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Question DetailsAsked on 1/8/2017

How long does it take to replace an electrical box?

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2 Answers

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If you mean an outlet or light box (at normal ceiling height) - just a single device box - commonly about 5-10 minutes (not counting travel time) so would be minimum trip charge if replacing with a "remodel" box - the plastic boxes that mount to the drywall but are not fastened to a stud, which is only suitable for very light lights. A metal box screwed to the stud can take from that to maybe 1/2 hour depending on how much he has to fiddle with the wiring to get it fed into the box and maybe shim the stud to get the box the right place. Replacing a light duty box with a chandelier or fan box (in the ceiling) which has to be braced between studs can take a half hour to hour commonly. These all assuming you mean in a finished wall or ceiling - otherwise if bare studwall probably half the time indicated below, so in almost any case the minimum trip/service charge plus $5-20 in materials.




The above ballparks assumes that the wires are long enough to reasonably feed back into the new box and hook up - all too often they are stapled to the studs or cut so short that you have tie on a string or solder on extensions to run through the new box as it is put in place, then pull the wires through from the back and snip those extensions back off once you are hooking the wiring up to the outlet or light fixture or whatever and can pull the existing wiring tight into the box, or in really bad cases (or ones where the installer cut the light fixture leads too short) splice on pigtails to extend the wires tot he connecting device or outlet - that can add 15 minutes or so to hassle with short wires. Ditto if the box is used as a junction box (more than just one incoming and outgoing wire bundle) to split off to other locations, so you are messing with a number of incoming and outgoing sets of wires.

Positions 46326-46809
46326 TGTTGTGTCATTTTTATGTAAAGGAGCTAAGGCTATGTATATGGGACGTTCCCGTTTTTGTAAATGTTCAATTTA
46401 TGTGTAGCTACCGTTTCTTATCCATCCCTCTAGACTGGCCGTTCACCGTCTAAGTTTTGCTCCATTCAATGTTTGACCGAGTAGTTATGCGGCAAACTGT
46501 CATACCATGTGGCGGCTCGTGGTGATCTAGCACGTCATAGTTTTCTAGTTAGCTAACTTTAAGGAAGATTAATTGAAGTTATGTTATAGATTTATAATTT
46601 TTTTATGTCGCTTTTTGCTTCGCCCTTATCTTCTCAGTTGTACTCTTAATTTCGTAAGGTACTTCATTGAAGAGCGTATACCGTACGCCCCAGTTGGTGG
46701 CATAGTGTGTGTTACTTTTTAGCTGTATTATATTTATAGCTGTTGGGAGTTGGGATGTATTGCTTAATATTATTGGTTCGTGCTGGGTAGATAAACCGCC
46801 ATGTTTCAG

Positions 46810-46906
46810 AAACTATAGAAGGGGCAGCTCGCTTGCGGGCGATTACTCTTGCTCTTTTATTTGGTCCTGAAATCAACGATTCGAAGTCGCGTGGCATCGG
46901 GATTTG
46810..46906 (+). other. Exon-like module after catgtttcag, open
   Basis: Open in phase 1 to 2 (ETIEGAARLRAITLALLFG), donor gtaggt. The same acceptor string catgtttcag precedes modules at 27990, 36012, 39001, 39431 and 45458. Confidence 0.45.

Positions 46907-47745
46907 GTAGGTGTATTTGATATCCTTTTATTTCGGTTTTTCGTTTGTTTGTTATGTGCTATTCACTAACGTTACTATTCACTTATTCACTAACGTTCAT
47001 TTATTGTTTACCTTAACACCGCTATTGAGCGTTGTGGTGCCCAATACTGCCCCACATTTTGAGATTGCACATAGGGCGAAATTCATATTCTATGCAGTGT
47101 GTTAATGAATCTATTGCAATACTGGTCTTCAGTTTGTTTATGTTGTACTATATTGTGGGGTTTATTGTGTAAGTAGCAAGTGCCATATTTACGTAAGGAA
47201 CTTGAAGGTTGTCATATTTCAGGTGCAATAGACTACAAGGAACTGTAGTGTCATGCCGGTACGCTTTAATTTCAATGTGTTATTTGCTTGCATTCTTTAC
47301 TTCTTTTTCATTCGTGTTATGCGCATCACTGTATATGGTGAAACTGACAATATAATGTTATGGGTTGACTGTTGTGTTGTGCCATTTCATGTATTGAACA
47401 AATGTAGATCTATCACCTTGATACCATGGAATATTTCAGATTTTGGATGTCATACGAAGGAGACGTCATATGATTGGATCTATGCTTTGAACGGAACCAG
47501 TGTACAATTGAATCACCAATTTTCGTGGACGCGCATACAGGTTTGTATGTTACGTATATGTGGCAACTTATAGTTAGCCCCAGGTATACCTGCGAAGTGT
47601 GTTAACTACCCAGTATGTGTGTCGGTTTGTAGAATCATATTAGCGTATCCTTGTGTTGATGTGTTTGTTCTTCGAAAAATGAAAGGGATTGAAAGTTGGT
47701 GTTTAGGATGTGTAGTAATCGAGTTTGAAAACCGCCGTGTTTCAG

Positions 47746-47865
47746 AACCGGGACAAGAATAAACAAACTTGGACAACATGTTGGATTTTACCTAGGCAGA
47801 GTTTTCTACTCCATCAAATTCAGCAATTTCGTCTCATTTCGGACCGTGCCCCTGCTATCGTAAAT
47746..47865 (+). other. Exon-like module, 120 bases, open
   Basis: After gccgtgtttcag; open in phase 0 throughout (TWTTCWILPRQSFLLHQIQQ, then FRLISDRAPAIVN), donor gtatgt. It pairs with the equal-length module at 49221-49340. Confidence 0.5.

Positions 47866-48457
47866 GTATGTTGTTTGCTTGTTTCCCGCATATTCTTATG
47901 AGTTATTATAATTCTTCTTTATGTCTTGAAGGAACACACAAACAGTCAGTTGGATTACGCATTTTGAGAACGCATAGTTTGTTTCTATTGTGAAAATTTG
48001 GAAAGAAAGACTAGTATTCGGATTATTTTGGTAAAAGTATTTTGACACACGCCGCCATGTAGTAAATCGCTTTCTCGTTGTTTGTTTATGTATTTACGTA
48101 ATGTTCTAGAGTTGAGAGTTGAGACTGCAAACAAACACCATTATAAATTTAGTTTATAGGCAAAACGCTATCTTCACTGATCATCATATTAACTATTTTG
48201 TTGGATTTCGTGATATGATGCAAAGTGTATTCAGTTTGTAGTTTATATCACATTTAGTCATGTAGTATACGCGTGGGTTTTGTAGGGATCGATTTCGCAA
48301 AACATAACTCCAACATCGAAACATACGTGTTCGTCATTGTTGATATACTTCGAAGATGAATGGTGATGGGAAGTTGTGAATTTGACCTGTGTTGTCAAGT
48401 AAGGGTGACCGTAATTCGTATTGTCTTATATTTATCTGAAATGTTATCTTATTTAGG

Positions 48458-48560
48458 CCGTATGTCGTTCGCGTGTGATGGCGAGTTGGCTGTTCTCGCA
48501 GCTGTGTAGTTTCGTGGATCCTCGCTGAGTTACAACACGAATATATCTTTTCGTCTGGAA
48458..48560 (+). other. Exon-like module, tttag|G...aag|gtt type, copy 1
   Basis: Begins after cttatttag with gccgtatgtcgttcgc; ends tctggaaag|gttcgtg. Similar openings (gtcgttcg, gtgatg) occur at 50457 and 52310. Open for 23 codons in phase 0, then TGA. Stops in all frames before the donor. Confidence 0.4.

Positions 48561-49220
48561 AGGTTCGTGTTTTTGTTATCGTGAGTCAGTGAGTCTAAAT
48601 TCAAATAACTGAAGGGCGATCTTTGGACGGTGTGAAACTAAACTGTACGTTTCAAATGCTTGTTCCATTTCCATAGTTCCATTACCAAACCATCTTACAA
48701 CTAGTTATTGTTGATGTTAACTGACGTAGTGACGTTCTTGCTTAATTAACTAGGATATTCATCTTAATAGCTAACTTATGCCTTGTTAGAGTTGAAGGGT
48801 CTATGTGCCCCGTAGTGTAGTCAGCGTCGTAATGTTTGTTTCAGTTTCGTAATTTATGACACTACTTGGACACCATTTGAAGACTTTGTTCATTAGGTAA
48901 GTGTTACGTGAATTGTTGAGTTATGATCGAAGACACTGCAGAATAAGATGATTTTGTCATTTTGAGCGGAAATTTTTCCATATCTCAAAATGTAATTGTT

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If you mean a central box or panel - the main outdoor meter or disconnect/main breaker panel or your main breaker panel box - I would allow 2-3 hours for a normal outdoor panel replacement, and that assuming the original electrician did not short the wire length so it is impossible to reconnect a new box that is not identical. For a main distribution panel, with all your breakers, I would allow minimum 4 manhours and probably more like 6, and in cases where the wires coming into it were cut too short can take up to a full day or more - and sometimes you have to use two panels located near each other to enable reuse of the original wires without extending them, which requires junction boxes or panels to do splices like that.


I have seen cases where the wires were cut so short at the panel that it ended up being reused as a distribution panel only, replacing the existing bus bars and breakers with approved individual wire distribution "busses" or putting in a replacement distribution panel with built-in individual circuit bus strips - with individual junction bar connections for both live and neutral wires for each circuit, with the existing wiring coming into the bar (in which each circuit connection is electrically independent of the others, NOT a common bus bar like in breaker boxes) then running new wiring for each circuit going out to a new breaker panel nearby. Messy, and a hassle to get by inspectors in some areas and in some areas they require individual grounds to the new boxes as well rather than bundling the ground into a common heavy-gauge ground lead, but generally legal and workable and can avoid having to track back to the first outlet or lighting box on each circuit and run new, longer wiring from there to get long enough wires to accomplish a neat and proper hookup.


This method is also sometimes used when replacing fuse or breaker panels in houses with knob-and-tube or paper or fabric-insulated wiring which cannot safely be brought into a modearn to-code breaker panel - to convert the leads to modern wiring to enter the breaker panel. In that sort of case typically takes at least the better part of a full day or more, and commonly for two electricians, not just one.

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You did not say WHY you want to replace the box - bear in mind if due to a fire in the box damaging it, the wires coming to that box should also be replaced - meaning either junction boxes nearby to splice in new wire to replace the end-burnt wiring (and ALL junction boxes have to be accessible, not buried in walls - though can have decorative cover plates over them) or new wiring runs from the nearest boxes on that ciruit will have to be run - generally a good several hours work to do that if needed. There re very few code jurisdictions or inspectors I have seen that would allow only replacing the damaged insulation on overheated/burnt wiring rather than replacing the wiring itself.

Answered 1 year ago by LCD

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Answered 1 year ago by Member Services




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